With the 30-year in the 7% range and home prices continuing to rise, the typical home buyer is feeling quite miserable about the prospect of buying a home. Some 82% of consumers said that it was a “bad time to buy a home” in July, up from 78% in June, according to a survey released Monday by Fannie Mae
Fannie Mae releases the survey as part of its monthly Home Purchase Sentiment Index. The index rose in the latest July report, by 0.8 points to 66.8.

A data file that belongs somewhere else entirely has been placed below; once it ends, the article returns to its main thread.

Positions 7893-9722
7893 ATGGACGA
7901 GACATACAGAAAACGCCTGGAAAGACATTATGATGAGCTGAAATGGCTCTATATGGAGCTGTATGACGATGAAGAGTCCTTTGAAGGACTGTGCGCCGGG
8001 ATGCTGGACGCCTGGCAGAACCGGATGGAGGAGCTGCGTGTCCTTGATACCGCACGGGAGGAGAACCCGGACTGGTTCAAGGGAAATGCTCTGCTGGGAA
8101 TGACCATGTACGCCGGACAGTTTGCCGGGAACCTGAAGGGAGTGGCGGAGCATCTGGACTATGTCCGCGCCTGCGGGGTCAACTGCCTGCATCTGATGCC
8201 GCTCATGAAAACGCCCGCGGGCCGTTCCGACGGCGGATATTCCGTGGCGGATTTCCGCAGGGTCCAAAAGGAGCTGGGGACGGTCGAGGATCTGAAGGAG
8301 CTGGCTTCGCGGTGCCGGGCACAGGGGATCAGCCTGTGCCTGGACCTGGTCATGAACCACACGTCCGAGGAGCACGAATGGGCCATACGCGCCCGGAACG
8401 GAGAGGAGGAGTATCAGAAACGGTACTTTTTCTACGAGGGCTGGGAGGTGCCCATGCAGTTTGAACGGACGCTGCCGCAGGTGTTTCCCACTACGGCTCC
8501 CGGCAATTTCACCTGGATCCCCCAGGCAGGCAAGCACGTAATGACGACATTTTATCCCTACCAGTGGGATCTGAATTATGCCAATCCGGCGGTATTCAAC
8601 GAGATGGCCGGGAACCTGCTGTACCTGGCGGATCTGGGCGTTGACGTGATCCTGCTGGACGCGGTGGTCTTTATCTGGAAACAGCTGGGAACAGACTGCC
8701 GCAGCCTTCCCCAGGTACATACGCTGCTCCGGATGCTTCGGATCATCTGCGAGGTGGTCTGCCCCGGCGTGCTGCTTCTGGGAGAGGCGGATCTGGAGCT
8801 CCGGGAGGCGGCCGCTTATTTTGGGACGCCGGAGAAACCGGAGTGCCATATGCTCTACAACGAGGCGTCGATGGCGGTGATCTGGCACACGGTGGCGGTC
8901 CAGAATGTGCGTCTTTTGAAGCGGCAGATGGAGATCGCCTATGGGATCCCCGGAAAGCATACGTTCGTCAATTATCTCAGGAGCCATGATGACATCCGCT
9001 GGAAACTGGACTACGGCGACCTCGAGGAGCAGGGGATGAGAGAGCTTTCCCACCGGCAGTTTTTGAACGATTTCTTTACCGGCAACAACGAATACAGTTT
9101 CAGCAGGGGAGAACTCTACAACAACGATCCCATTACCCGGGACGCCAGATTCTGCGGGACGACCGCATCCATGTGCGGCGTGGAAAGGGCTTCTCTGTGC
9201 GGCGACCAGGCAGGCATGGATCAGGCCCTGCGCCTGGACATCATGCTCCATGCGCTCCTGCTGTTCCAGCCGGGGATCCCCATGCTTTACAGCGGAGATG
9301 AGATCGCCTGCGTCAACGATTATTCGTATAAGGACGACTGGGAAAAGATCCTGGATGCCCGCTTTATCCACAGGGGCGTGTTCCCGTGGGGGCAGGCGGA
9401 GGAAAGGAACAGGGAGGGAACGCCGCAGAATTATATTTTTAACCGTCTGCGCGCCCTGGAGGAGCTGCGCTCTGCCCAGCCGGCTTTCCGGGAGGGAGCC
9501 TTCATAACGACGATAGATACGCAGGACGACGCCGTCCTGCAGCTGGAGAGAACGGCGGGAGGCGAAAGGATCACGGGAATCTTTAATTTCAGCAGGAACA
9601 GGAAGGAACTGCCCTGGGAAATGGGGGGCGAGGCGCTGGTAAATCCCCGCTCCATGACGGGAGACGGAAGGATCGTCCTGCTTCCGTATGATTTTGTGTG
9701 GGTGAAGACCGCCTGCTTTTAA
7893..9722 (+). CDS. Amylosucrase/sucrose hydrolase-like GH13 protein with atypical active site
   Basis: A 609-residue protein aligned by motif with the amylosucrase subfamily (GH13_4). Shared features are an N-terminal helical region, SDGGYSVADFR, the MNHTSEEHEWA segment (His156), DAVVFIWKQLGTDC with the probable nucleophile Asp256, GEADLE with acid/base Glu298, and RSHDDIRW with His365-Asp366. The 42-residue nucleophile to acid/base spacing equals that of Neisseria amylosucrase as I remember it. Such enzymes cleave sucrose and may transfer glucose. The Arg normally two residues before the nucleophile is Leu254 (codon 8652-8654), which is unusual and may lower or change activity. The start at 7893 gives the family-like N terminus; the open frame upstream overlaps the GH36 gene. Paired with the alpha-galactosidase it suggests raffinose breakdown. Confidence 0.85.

Consumers cite high home prices and unfavorable mortgage rates, said Doug Duncan, chief economist and senior vice president at Fannie Mae. “Further, the share of consumers expecting home prices to continue to rise has also been on a steady climb since March, which may only add to perceptions of unaffordability,” he added. Home prices may continue to stay elevated as few homeowners indicated their interest in selling in the survey, Duncan added. About 64% of respondents said it was a good time to sell a home, which was unchanged from the previous month. The “good time to sell” component has “not seen much movement” in recent months, he noted, “an indication that the current low levels of existing homes for sale will likely continue to persist in the near term.” So what’s going on? The 30-year fixed-rate mortgage rate could stabilize around 6% in the near term, but could go lower in a more optimistic scenario over the next couple of years, research suggests. Melissa Cohn, regional vice president at William Raveis Mortgage, told MarketWatch last month that her “ideal” mortgage rate would be 3% to 4%, but acknowledges that those rates were historic lows seen during the pandemic.